Day 17: Tuesday 19 December 2017

Readings for Tuesday 19 December, Third Week of Advent
Jg 13:2-7, 24-25. Ps 70:3-6, 16-17, R/ cf v 8. Lk 1:5-25. www.catholicbishops.ie/readings

Audio: Advent Thought for the Day

Each day during Advent we are bringing you an audio Thought for the Day on a different theme. Today’s Thought for the Day is from Sandra Garry, PA to the Executive Administrator of the Councils and Agencies of the Irish Bishops’ Conference. In this piece Sandra reflects on the empty place at the table for families who have lost a loved one.

Click below to listen to the audio. 

The “O Antiphons” refer to the seven antiphons that are recited (or chanted) preceding the Magnificat during Vespers of the Liturgy of the Hours. They cover the special period of Advent preparation known as the Octave before Christmas, December 17-23, with December 24 being Christmas Eve and Vespers for that evening being for the Christmas Vigil.

The exact origin of the “O Antiphons” is not known. Boethius (c. 480-524) made a slight reference to them, thereby suggesting their presence at that time. At the Benedictine abbey of Fleury (now Saint-Benoit-sur-Loire), these antiphons were recited by the abbot and other abbey leaders in descending rank, and then a gift was given to each member of the community. By the eighth century, they are in use in the liturgical celebrations in Rome. The usage of the “O Antiphons” was so prevalent in monasteries that the phrases, “Keep your O” and “The Great O Antiphons” were common sayings. We might conclude that in some fashion the “O Antiphons” have been part of our liturgical tradition since the very early Church.

The importance of “O Antiphons” is twofold: Each one highlights a title for the Messiah: O Sapientia (O Wisdom), O Adonai (O Lord), O Radix Jesse (O Root of Jesse), O Clavis David (O Key of David), O Oriens (O Rising Sun), O Rex Gentium (O King of the Nations), and O Emmanuel. Also, each one refers to the prophecy of Isaiah of the coming of the Messiah.

Click here to listen to O Radix Jesse (O Root of Jesse). 

Pope Francis believes that in a world where humanity is often wounded, mistreated, and dominated by a lack of love, the family is the “yes” of God as Love. In spite of all the pressures and difficulties it faces, Pope Francis believes that the family is still good news for today’s world.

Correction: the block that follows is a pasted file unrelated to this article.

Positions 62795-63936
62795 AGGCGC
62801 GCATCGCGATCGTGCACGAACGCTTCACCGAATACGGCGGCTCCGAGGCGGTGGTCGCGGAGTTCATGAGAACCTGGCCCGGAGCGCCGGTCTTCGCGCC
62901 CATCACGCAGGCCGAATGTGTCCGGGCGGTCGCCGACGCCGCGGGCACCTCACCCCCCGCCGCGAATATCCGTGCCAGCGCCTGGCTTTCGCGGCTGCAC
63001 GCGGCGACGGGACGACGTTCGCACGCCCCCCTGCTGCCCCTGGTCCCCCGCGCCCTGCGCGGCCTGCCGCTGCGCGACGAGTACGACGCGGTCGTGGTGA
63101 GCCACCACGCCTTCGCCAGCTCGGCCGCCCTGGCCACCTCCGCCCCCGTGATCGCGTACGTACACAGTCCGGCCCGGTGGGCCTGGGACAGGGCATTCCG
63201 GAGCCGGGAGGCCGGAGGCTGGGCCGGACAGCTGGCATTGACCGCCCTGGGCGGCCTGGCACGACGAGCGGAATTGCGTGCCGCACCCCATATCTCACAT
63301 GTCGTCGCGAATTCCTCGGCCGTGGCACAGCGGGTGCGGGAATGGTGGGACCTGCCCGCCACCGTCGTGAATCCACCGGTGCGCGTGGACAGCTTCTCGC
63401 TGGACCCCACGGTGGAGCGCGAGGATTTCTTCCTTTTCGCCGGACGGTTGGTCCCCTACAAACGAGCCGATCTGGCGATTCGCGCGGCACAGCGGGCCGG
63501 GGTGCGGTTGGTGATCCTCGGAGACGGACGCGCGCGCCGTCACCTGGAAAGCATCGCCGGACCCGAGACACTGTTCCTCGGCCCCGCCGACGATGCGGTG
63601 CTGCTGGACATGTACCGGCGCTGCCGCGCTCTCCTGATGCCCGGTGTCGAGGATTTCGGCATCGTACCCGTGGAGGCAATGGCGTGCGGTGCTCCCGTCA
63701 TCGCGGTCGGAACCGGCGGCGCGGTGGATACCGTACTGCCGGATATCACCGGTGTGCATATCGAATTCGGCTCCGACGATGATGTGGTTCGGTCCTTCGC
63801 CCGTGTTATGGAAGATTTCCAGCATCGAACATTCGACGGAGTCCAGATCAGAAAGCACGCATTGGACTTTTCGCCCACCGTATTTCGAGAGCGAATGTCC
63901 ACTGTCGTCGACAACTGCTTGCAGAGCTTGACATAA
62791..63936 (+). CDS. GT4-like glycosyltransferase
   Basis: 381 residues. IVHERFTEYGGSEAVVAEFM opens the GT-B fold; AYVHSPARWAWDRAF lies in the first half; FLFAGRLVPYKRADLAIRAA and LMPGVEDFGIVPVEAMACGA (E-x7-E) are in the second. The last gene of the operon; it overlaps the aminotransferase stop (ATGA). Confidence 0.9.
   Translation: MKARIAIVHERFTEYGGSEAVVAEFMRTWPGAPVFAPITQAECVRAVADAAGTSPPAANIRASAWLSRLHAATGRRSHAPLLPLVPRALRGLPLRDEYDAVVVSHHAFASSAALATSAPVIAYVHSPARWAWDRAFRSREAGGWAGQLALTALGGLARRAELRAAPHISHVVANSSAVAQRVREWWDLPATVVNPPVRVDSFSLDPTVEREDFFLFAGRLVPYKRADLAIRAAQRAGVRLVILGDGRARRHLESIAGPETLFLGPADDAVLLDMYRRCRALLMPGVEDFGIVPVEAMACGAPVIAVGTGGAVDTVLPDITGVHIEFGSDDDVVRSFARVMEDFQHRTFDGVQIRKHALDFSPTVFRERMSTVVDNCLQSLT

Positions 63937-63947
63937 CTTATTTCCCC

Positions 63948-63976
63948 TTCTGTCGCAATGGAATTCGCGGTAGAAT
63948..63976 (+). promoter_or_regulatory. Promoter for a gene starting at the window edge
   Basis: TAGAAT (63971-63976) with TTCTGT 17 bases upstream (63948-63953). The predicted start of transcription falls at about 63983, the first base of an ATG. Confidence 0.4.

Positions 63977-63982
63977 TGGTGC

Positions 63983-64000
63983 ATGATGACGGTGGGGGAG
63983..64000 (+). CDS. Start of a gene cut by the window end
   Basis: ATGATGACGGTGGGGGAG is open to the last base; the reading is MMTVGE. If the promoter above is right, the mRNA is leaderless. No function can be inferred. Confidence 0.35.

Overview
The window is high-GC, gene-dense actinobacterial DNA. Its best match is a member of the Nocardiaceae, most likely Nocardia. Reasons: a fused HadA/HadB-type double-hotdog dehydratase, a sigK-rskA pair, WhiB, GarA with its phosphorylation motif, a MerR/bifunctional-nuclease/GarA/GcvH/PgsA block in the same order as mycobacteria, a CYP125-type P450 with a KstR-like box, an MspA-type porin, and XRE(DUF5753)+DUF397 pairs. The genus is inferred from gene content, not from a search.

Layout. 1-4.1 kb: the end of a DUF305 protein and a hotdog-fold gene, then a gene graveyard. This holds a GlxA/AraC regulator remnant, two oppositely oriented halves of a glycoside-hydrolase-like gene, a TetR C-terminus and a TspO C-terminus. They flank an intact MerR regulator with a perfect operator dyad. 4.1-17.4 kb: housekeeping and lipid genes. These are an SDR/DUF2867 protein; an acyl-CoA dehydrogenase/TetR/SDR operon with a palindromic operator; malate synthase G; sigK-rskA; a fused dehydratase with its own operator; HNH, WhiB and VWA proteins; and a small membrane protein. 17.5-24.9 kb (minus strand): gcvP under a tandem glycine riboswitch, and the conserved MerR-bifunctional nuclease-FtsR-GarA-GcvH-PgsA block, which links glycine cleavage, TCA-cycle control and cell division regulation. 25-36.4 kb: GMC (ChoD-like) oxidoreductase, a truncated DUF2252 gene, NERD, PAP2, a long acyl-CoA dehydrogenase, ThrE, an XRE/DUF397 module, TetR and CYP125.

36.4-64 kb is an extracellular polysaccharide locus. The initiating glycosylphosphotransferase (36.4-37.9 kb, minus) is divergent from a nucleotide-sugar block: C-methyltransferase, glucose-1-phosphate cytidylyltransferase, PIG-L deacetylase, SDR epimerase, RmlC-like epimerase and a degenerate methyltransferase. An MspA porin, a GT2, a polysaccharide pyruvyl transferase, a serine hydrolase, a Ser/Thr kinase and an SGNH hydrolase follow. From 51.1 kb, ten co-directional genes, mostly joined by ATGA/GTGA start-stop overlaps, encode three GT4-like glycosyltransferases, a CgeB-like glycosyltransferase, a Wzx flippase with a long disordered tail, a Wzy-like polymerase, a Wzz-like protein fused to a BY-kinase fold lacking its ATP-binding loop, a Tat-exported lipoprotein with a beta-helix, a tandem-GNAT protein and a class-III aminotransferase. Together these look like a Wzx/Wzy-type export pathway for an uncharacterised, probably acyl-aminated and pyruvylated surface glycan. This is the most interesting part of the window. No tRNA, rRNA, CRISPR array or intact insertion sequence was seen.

In 2016, he wrote Amoris Laetitia (The Joy of Love), a document about love, marriage and family life, and now he has given Ireland a special responsibility. He has asked Ireland to host the World Meeting of Families in 2018 and to prepare for that event by offering families, parishes and groups a way of thinking about and sharing his message in The Joy of Love: that the Gospel of the Family continues to be a Joy for the World.  

The Amoris: Let’s Talk Family! Let’s Be Family! programme is a response to Pope Francis’ request. The programme aims to support families and parishes as we set out on the journey of preparation to the World Meeting of Families, taking place in Dublin from 21st to 26th August 2018, and to continue that journey in the years ahead. 

During Advent we are reflecting on some of the themes from Amoris Laetitia as well as inviting you to ‘Let’s Talk Family! Let’s Be Family During Advent’. We are also offering reflections, a thought for the day, and suggesting practical ways we can be family wherever we are. These include daily random acts of kindness, charity and love that families, groups, school classrooms and parishes can take on during Advent. 

Let’s Talk Family – Thought for the Day 

Our family thought for the day for today is from Pope Francis. Please feel free to save this image and to share it across your social media pages. 

Let’s Talk Family – Pope Francis 

Joseph, example of a man who took nothing for himself – Pope Francis 

In the homily at the morning Mass, Pope Francis said Saint Joseph “took up” the fatherhood of Jesus, “a paternity that was not his own, but God’s.”